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Posted April 23, 2009

Ask An Expert

Elderly Care: How to Handle Mom's Urinary Incontinence

Q.

 I am not a caregiver, but I am living temporarily with my 79-year-old mother because I lost my job. I have known she has incontinence issues, although she doesn't like to speak of them. Two weeks ago, I noticed a foul smell coming from her bedroom which led me to her bathroom. There, in a pile thrown on the floor of her bathroom, were a collection of used rags soaked with urine. The pile must've been a weeks worth. I tried to be sensitive and supplied a bucket with Clorox and water for her to use. 
 
On my way to work, I left her a note so she wouldn't just stumble upon what I'd done. Again, I tried to be sensitive in my wording, only mentioning the placement of the bucket. She acted as though nothing had happened, which surprised me. I did, however, notice she was washing the rags in the washer when I got home. I thought maybe she'd continue using the bucket, etc. She has not. This morning I found another growing pile of wet and smelly rags thrown into a pile in her bathroom. 
 
This is SO unlike her. I don't know where to turn or whether to do anything at all. Thank you for your time. 
Danalee L., Sacramento, California.

A.

 I can feel your dismay. Bathroom issues are something we're trained from toddler-hood to be very private about, and you don't want to embarrass your mother or yourself. Yet, this is something you should investigate further, much as it will be uncomfortable for both of you.
 
Find a time soon when you are both fairly well-rested and relaxed. Be frank with your mother about what you saw and smelled in the bathroom. Explain in as calm a manner as you can that allowing urine-soaked cloths to accumulate creates a breeding ground for insects and bacteria. Offer to buy her a package of disposable undergarments to experiment with. They will be much more comfortable and more absorbent than her rags.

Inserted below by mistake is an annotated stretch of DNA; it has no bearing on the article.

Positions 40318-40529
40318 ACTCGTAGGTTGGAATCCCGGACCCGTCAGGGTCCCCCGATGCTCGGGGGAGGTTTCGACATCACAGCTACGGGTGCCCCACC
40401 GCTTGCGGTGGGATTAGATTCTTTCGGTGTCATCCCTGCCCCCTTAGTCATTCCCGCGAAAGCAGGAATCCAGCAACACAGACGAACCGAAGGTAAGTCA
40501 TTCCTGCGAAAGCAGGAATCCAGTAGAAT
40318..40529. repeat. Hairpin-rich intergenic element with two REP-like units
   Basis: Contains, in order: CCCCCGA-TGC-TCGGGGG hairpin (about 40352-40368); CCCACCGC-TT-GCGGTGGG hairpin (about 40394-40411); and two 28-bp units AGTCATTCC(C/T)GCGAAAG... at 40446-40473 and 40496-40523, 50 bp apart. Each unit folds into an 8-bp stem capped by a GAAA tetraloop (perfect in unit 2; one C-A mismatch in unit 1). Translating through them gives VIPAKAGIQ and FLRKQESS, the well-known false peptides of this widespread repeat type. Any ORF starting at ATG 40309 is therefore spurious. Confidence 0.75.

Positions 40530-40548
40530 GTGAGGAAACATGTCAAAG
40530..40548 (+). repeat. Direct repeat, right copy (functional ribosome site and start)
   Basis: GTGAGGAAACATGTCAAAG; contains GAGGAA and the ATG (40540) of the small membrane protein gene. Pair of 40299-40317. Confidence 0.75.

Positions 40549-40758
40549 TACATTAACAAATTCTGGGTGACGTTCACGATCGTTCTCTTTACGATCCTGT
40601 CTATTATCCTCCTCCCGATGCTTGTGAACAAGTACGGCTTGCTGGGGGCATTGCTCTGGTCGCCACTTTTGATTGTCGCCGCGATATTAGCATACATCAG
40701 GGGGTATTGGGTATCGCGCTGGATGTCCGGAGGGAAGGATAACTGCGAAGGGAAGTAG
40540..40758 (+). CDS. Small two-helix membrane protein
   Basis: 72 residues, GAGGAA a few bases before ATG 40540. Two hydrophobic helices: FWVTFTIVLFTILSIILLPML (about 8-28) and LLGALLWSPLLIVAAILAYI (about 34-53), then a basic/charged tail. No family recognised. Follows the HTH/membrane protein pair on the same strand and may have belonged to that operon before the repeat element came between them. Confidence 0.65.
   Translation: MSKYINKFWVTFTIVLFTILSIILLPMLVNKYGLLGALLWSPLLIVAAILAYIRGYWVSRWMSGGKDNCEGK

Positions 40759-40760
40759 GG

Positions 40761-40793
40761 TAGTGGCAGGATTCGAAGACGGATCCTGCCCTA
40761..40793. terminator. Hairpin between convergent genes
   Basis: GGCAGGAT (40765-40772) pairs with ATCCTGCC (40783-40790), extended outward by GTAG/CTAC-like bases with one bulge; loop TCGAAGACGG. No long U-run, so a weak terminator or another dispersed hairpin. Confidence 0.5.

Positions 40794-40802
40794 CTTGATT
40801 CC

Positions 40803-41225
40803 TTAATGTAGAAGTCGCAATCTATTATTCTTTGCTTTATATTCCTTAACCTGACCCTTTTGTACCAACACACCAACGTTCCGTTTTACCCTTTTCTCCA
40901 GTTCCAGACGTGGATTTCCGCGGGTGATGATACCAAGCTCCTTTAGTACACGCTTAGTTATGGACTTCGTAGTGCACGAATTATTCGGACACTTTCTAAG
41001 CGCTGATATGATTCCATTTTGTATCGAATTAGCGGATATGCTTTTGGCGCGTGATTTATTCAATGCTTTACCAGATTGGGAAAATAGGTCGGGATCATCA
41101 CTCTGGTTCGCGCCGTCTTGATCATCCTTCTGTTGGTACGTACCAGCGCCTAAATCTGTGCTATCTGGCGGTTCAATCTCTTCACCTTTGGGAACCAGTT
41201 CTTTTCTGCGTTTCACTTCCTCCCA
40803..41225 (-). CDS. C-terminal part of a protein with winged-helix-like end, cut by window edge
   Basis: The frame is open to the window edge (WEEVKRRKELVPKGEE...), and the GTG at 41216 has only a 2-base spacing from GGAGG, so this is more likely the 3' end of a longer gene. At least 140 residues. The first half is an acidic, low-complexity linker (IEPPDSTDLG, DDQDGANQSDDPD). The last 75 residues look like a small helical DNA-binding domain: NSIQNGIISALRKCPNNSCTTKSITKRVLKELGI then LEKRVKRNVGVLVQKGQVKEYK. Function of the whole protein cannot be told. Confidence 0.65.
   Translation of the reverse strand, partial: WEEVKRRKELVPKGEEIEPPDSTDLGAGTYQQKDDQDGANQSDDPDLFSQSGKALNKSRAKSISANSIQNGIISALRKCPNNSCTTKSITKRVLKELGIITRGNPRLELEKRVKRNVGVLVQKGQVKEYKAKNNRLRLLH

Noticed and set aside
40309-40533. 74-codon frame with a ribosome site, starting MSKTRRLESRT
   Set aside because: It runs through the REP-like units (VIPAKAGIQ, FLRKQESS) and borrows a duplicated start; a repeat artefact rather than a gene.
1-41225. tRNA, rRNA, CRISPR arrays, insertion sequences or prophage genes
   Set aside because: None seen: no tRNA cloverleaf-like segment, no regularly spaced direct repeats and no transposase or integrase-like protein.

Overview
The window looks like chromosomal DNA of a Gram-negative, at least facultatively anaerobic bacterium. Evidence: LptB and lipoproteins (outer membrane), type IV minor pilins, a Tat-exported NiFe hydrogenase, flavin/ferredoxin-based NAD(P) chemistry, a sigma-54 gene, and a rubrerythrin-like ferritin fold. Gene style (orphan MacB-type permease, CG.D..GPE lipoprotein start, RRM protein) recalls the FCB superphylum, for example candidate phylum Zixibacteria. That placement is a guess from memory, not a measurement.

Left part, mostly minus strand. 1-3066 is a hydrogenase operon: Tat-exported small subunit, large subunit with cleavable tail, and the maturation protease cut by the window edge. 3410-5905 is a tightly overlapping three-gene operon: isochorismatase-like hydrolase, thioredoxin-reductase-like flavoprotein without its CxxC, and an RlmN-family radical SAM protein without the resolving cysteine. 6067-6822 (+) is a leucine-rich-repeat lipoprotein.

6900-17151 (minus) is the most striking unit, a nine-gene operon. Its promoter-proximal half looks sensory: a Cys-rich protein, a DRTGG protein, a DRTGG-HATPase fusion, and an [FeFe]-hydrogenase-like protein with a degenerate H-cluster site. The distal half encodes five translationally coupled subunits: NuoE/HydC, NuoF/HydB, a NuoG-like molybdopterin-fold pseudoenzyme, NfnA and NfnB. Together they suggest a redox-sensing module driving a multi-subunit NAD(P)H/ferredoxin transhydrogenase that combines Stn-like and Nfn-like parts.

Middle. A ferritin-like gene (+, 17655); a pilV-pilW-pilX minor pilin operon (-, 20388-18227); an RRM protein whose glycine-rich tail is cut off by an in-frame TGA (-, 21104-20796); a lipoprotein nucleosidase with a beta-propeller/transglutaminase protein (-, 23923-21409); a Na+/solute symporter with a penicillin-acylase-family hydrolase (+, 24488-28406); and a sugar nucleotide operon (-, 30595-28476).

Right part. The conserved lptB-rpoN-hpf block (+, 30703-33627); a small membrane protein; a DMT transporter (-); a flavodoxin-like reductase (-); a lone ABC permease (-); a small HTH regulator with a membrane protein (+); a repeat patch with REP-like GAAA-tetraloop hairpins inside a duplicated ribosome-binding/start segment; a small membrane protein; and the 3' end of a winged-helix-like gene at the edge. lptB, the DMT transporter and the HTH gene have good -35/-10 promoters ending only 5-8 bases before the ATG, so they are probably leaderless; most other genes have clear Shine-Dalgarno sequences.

Be as gentle as you can, but insist that she visit her doctor as soon as possible. She may have a urinary tract infection or other physical problem that is contributing to the incontinence. The doctor can also do a cognitive screen to determine whether she might be developing some memory issues that make managing her hygiene difficult for her. 
 
If she will allow it, go with her to the doctor so you can hear what is said. If she won't allow you to go along, call the office and let the doctor know about your concern. This way, if she doesn't bring it up, there is a good chance that the doctor will. 
 
If she won't cooperate about going to the doctor or changing to a disposable product, purchase a closed diaper container and deodorizer from the baby section of your most convenient store. You will have to insist that she use this and not the floor. She will also have to do her laundry at least every other day in order to keep odors away. 
 
Borax is a good addition to laundry soap for eliminating the odor of urine, which is probably also in her clothing. 
 
I'm sure you will have a hard time agreeing right now, but the fact that you are available to observe these things is a blessing for your mother. If you weren't there to insist on getting to the bottom of a potential medical issue, there would be no one to push your mother toward getting help.

This answer is provided by Molly Shomer, a family caregiving specialist and licensed geriatric care manager. She is a nationally recognized expert on eldercare issues and the author of The Insider's Guide to Assisted Living. Her website is www.eldercareteam.com, and she can be reached at molly@eldercareteam.com

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